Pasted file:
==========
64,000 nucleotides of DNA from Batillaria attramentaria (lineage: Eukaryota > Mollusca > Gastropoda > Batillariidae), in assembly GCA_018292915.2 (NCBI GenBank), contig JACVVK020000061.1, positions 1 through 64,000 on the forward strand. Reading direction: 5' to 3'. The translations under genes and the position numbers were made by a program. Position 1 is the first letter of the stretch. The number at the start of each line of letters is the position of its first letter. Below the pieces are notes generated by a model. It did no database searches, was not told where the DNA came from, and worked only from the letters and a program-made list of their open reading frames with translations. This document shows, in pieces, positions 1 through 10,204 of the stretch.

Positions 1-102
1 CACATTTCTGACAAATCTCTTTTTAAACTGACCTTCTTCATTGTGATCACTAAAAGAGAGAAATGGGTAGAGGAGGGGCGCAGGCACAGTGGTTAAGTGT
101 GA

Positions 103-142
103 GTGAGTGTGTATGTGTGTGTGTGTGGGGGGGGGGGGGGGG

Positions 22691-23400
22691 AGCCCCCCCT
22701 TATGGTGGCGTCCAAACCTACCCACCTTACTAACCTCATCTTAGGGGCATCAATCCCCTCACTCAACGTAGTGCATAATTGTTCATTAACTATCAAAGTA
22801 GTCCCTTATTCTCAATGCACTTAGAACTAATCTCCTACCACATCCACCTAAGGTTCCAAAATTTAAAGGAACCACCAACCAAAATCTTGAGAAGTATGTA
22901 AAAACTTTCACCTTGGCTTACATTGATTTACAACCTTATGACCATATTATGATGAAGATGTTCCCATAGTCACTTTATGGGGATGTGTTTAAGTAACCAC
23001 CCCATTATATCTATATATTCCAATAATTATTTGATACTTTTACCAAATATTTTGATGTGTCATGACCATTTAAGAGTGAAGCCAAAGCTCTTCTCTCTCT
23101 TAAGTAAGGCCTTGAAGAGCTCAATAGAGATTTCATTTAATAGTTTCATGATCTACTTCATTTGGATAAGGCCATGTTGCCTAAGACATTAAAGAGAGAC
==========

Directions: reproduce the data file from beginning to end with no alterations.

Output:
64,000 nucleotides of DNA from Batillaria attramentaria (lineage: Eukaryota > Mollusca > Gastropoda > Batillariidae), in assembly GCA_018292915.2 (NCBI GenBank), contig JACVVK020000061.1, positions 1 through 64,000 on the forward strand. Reading direction: 5' to 3'. The translations under genes and the position numbers were made by a program. Position 1 is the first letter of the stretch. The number at the start of each line of letters is the position of its first letter. Below the pieces are notes generated by a model. It did no database searches, was not told where the DNA came from, and worked only from the letters and a program-made list of their open reading frames with translations. This document shows, in pieces, positions 1 through 10,204 of the stretch.

Positions 1-102
1 CACATTTCTGACAAATCTCTTTTTAAACTGACCTTCTTCATTGTGATCACTAAAAGAGAGAAATGGGTAGAGGAGGGGCGCAGGCACAGTGGTTAAGTGT
101 GA

Positions 103-142
103 GTGAGTGTGTATGTGTGTGTGTGTGGGGGGGGGGGGGGGG

Positions 22691-23400
22691 AGCCCCCCCT
22701 TATGGTGGCGTCCAAACCTACCCACCTTACTAACCTCATCTTAGGGGCATCAATCCCCTCACTCAACGTAGTGCATAATTGTTCATTAACTATCAAAGTA
22801 GTCCCTTATTCTCAATGCACTTAGAACTAATCTCCTACCACATCCACCTAAGGTTCCAAAATTTAAAGGAACCACCAACCAAAATCTTGAGAAGTATGTA
22901 AAAACTTTCACCTTGGCTTACATTGATTTACAACCTTATGACCATATTATGATGAAGATGTTCCCATAGTCACTTTATGGGGATGTGTTTAAGTAACCAC
23001 CCCATTATATCTATATATTCCAATAATTATTTGATACTTTTACCAAATATTTTGATGTGTCATGACCATTTAAGAGTGAAGCCAAAGCTCTTCTCTCTCT
23101 TAAGTAAGGCCTTGAAGAGCTCAATAGAGATTTCATTTAATAGTTTCATGATCTACTTCATTTGGATAAGGCCATGTTGCCTAAGACATTAAAGAGAGAC